It had the added appeal for the parents that until the day of the coach outing dawned, we could be kept more-or-less in order by the ever-hovering threat of being kept at home for naughtiness, while everyone else made faces at us from the back of the coach. A threat not to be borne. Even David, my second brother, always in scrapes, behaved himself more than usual.
The day arrived. It was beautiful, clear blue skies, and the temperature already soaring by eight in the morning. My three siblings and I squabbled our way on board with the other kids, pushing and shoving, as we all wanted to knab the back seat. The bigger boys staked their superior claim, so that was that.
I didn’t care. I was going to the seaside. I would have sat anywhere, ever with the adults at the front.
Someone started a singsong. We sang to the halfway point, where we had a toilet break (this was back in the 60’s when coaches were more spartan than they are now). One of the dad’s suggested a quick visit to the pub. This wasn’t too popular with us kids, of course, as we saw the tide going out on our seaside adventure.
But the grown-ups bribed us with crisps and lemonade and disappeared with alacrity pub-wards. We must have played up, making a nuisance of ourselves, asking everyone who went in to tell the parents to hurry up. Anyway, they soon got fed-up of our whining every time the door was opened and being accosted about rowdy kids by strangers, because within half-an-hour we were back on the coach. Off again. The next stop would be Folkstone! Maybe that’s what gave me the idea to try bribery and corruption by my main suspect in Dead Before Morning, my #1 Rafferty & Llewellyn Mystery!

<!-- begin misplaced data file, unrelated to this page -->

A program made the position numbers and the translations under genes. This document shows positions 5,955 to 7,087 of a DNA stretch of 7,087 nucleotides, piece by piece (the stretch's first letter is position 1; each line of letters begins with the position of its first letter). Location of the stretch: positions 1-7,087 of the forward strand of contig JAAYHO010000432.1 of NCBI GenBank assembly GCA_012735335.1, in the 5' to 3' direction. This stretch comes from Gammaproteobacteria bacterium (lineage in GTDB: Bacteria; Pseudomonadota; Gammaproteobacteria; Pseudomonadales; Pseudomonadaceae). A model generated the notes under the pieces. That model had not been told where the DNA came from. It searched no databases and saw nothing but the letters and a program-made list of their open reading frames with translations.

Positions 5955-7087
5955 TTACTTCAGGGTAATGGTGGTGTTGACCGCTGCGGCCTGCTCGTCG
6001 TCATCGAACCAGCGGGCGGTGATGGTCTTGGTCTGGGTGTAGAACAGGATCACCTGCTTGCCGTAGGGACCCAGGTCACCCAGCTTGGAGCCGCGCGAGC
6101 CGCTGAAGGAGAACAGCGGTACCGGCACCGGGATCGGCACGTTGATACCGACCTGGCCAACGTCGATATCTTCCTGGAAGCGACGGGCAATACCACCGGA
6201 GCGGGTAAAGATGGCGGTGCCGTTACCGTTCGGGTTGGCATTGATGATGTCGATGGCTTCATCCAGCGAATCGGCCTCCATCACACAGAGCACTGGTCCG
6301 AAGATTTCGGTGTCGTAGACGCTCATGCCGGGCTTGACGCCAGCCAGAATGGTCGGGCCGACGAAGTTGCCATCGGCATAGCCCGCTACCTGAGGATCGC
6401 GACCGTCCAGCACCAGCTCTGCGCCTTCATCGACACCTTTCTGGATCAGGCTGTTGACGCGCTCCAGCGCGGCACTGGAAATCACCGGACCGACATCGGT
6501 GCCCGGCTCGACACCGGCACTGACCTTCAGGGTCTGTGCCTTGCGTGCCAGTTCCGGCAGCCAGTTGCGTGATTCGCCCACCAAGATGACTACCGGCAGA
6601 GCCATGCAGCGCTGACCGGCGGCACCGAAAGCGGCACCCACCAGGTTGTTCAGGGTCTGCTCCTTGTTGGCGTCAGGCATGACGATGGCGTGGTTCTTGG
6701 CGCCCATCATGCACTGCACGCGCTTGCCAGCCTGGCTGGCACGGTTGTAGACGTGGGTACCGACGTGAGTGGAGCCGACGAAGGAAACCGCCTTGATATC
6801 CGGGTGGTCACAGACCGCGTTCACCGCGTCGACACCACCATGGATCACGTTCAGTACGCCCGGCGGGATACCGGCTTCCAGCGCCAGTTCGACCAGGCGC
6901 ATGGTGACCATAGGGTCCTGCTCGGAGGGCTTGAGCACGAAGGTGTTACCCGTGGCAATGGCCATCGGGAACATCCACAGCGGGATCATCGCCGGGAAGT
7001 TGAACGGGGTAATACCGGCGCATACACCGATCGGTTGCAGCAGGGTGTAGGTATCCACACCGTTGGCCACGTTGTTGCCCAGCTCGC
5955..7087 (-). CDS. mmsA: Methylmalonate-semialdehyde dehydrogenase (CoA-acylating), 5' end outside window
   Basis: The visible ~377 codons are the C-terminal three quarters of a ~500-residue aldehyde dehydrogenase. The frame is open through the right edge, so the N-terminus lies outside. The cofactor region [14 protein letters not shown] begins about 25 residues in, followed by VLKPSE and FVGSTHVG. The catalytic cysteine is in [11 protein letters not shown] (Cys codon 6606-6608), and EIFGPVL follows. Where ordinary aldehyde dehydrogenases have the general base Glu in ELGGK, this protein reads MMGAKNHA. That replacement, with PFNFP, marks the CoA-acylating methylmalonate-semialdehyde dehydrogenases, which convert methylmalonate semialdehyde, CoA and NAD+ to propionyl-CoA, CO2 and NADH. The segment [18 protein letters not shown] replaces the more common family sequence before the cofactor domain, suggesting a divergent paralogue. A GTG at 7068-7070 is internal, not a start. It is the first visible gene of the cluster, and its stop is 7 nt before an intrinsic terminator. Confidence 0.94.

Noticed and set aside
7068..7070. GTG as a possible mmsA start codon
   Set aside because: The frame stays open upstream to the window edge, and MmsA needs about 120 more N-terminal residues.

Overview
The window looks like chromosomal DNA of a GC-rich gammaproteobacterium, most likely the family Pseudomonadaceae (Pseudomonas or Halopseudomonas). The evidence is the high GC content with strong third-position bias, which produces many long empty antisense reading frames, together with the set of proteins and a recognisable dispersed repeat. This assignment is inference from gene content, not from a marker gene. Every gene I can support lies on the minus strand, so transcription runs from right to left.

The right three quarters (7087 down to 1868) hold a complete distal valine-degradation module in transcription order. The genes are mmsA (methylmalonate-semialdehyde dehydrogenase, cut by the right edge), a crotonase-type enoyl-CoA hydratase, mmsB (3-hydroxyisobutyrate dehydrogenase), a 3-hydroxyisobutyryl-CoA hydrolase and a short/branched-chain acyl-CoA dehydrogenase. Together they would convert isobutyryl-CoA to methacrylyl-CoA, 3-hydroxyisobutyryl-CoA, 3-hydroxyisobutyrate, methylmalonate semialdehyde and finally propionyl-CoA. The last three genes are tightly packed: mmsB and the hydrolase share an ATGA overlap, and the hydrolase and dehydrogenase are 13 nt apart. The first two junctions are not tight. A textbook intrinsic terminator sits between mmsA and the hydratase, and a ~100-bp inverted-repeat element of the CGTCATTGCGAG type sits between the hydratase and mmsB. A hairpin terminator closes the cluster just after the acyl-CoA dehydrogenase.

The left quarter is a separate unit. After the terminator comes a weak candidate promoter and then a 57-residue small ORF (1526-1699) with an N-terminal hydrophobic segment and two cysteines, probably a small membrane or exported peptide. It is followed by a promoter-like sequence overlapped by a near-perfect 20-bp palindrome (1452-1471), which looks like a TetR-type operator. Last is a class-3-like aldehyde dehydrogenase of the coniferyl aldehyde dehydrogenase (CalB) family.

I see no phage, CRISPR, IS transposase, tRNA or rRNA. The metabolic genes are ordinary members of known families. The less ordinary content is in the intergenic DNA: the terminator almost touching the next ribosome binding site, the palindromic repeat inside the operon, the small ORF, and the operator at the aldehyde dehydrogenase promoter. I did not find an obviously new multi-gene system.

You can’t eat yet
By this time, my two brothers were starving, and started riffling through mum’s neatly packed bags. This earned them a smack and a ‘Wait till we get there.’
My sister Maria and I sniggered as the greedy pair got a backhander. We, of course, were models of decorum (though I have a vague memory of being sick with excitement on the coach floor).
Are we nearly there?
The singsong started up again. Soon we were asking, ‘Are we nearly there?’ And this carried on for the next half-hour, till, finally, as we sighted the sea for the first time, we answered our own question, as we cried, ‘We’re here!’
We reach Folkstone
It was a gorgeous day. So often in England, a day that starts bright with promise will, by early afternoon, have turned into a damp squib, with grey skies blotting out the sun. But not today! Today the sky was still as deep a blue as it had been at eight in the morning. Sea gulls swooped, crying their seaside cry.
Then, we were clamouring to get in the water. We were told to wait till our lunch had gone down. I couldn’t believe it. Why were all the adults, after promising us an enjoyable day at the seaside, putting so many obstacles in the way of our enjoyment? First it was the pub; then we must eat lunch; now it was, ‘wait till your lunch goes down!’ I’d have suspected a conspiracy, if I’d known such a word at ten.
Into the sea
But eventually mum announced that sufficient time had passed, and we were allowed into our swimsuits.
At last! We raced like lemmings over a cliff, eager to feel the lap of the water around our legs. It was icy, even on a scorching day; the water around Britain’s coast is always chilly. But we splashed each other, uncaring of the cold water and how it made our teeth chatter.
Twenty minutes later we came out of the water, looking for food. The sea air had even given Maria and I, normally picky eaters, hearty appetites.
The case of the disappearing grown-ups